After the majority of the liquid was removed from the floor, I was able to soak up the remainder with some old towels that Christie had provided. About the time I was finished with that project, Christie came out with a Shop-Vac and a can of carpet cleaner.
“Spray this on the seats. We need to get rid of it all.”
Ignoring the fact that a vacuum would have made the floor job much easier, I tried to think of a response to her request. Finding none that would meet Christie's irregular logic, I sighed and proceeded to coat the seats with an expanding white foam that smelled of old rubber. After vacuuming the upholstery, I returned triumphantly to Christie's door.
“All finished!” I proclaimed with vigor and chattering teeth.
Christie sidled up to the car with some trepidation. She peeked into the backseat, opened the hatchback, and seemed to be satisfied with the job I'd done. But then she sat in the drivers seat.
Immediately, she turned and looked me straight in the eye.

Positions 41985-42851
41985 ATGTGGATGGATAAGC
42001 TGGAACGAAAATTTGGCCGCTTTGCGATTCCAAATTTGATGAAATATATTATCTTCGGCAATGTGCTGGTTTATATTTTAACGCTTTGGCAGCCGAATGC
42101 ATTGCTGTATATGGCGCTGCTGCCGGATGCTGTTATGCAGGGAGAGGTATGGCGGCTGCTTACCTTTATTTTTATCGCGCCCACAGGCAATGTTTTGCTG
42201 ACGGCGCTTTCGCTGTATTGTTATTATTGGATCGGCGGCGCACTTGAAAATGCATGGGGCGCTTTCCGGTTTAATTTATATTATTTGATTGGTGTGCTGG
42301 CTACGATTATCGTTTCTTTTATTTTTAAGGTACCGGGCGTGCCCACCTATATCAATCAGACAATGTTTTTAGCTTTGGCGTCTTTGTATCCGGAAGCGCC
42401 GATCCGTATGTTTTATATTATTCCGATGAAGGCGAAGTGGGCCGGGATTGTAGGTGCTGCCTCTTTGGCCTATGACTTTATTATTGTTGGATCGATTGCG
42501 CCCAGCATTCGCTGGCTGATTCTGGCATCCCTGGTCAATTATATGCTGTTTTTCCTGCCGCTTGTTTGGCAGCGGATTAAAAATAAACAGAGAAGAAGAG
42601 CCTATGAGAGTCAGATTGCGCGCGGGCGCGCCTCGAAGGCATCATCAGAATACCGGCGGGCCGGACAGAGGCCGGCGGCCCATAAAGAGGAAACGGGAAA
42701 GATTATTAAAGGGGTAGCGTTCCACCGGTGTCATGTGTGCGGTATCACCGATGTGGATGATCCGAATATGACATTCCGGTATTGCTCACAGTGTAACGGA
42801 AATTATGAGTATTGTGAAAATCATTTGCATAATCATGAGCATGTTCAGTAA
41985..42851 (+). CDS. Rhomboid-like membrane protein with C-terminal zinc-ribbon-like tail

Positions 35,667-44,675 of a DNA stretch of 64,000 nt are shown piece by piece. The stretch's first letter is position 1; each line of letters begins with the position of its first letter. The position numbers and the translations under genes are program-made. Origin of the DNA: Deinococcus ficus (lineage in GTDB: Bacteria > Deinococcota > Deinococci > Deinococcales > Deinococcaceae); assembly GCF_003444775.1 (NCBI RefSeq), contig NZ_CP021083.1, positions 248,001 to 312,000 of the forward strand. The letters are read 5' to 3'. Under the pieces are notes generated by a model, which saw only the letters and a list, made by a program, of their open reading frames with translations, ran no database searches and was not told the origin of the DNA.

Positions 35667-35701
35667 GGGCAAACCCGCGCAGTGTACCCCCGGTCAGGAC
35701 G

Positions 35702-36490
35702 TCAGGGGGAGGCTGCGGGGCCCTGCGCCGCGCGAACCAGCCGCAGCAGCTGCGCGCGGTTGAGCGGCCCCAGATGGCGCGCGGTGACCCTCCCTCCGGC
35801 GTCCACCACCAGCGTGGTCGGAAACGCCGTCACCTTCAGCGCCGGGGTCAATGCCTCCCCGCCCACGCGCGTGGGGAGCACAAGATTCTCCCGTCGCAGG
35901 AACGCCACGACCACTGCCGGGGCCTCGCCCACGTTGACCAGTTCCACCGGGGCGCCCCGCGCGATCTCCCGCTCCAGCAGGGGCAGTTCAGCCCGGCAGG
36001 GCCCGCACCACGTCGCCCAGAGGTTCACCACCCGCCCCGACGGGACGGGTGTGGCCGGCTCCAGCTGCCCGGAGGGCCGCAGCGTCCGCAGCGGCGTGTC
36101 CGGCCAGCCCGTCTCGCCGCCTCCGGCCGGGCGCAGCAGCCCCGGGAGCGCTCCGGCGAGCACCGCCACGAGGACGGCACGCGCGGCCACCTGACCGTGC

“You need to do the dashboard.”
“Christie, what do you mean? How do I do the dashboard?” I responded reluctantly. The methods used thus far were not utilizing electronics friendly cleaning agents, and this worried me.
She looked around a moment, then reached down for a bottle of Lime Away. Handing me the bottle, she pointed at the electronic panel of dormant meters and lights.
“If I put this stuff on the dash, It could ruin the car. There are electronic controls up there that – ” She cut me off,
“You need to do the dashboard. That's where they are. Please just do the dashboard.” She was adamant, but I realized the implication of this decision. I tried one more time,
“Why don't I just put it on like this?” I squirted the liquid onto one of the towels and began rubbing it into the vinyl.
In a surprisingly quick motion, she snatched the bottle from my hands and pushed me aside. As she sporadically squirted the cleaner onto the control panel, she ordered,